Many studies use research and development (R&D) intensity or R&D spending as a proxy for risk taking, but we have little evidence that either associates positively with firm risk. We analyze the relations between R&D intensity (R&D spending to sales) and R&D spending on the one hand and 11 different indicators of firm risk on the other, using data from 1,907 to 3,908 firms in various industries over 13 years. The analysis finds a general lack of consistent positive association between R&D and firm risk, making the use of R&D as an indicator of risk taking questionable. Furthermore, R&D intensity and spending do not correlate positively, suggesting they measure different constructs. We discuss potential reasons for these nonsignificant results. Our study demonstrates that researchers should avoid casual use of R&D as a proxy for risk taking without explicitly providing a clear definition and measurement model for risk.
Risk is a key construct in strategic management research. Many studies in this area measure risk taking by research and development (R&D) intensity (the ratio of R&D spending to sales) or R&D spending. However, since R&D intensity and spending have also been used to measure various other things such as information processing demands, this raises the question of whether R&D intensity and spending are valid indicators of firm risk. We examine this issue by considering the associations of R&D intensity and R&D spending with conventional measures of firm risk. We find a general lack of consistent positive association between R&D and firm risk, making the use of R&D as an indicator of risk taking questionable. Furthermore, R&D intensity and spending do not correlate positively, suggesting they measure different things.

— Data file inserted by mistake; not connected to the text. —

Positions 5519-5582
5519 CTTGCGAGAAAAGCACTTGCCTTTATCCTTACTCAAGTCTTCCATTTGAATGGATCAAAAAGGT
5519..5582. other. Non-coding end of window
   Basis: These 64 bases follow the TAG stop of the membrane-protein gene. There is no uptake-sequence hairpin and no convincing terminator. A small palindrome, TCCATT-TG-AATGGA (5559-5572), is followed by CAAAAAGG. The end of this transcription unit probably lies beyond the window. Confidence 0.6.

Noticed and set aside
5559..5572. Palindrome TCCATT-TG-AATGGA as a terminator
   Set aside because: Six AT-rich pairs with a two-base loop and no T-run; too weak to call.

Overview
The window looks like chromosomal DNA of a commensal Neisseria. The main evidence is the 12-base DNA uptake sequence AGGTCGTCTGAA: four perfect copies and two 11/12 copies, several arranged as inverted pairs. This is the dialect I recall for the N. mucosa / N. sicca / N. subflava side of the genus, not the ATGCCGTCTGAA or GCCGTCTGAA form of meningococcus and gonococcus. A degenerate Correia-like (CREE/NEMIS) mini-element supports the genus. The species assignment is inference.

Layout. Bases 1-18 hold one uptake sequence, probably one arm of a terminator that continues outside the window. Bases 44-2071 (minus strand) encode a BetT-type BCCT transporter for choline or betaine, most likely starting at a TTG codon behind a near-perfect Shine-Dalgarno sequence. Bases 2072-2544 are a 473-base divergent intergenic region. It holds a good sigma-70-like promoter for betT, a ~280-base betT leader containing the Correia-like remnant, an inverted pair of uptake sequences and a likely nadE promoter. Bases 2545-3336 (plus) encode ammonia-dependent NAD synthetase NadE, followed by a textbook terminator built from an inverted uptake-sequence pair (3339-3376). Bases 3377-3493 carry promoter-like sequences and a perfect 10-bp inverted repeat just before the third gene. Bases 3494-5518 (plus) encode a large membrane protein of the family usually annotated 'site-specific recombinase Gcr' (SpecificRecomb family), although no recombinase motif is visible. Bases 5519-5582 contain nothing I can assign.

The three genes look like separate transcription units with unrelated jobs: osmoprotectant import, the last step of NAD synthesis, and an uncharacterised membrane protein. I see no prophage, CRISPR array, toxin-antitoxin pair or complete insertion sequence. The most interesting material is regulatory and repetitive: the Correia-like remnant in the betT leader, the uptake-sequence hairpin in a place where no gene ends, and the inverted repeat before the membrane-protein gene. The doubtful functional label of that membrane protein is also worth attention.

For a long list of investment “biases,” including lack of diversification, excessive trading, and the disposition effect, we find that genetic differences explain up to 45% of the remaining variation across individual investors, after controlling for observable individual characteristics. The evidence is consistent with a view that investment biases are manifestations of innate and evolutionary ancient features of human behavior. We find that work experience with finance reduces genetic predispositions to investment biases. Finally, we find that even genetically identical investors, who grew up in the same family environment, often differ substantially in their investment behaviors due to individual-specific experiences or events.
We study the asset pricing implications of Tversky and Kahneman’s (1992) cumulative prospect theory, with a particular focus on its probability weighting component. Our main result, derived from a novel equilibrium with nonunique global optima, is that, in contrast to the prediction of a standard expected utility model, a security’s own skewness can be priced: a positively skewed security can be “overpriced” and can earn a negative average excess return. We argue that our analysis offers a unifying way of thinking about a number of seemingly unrelated financial phenomena.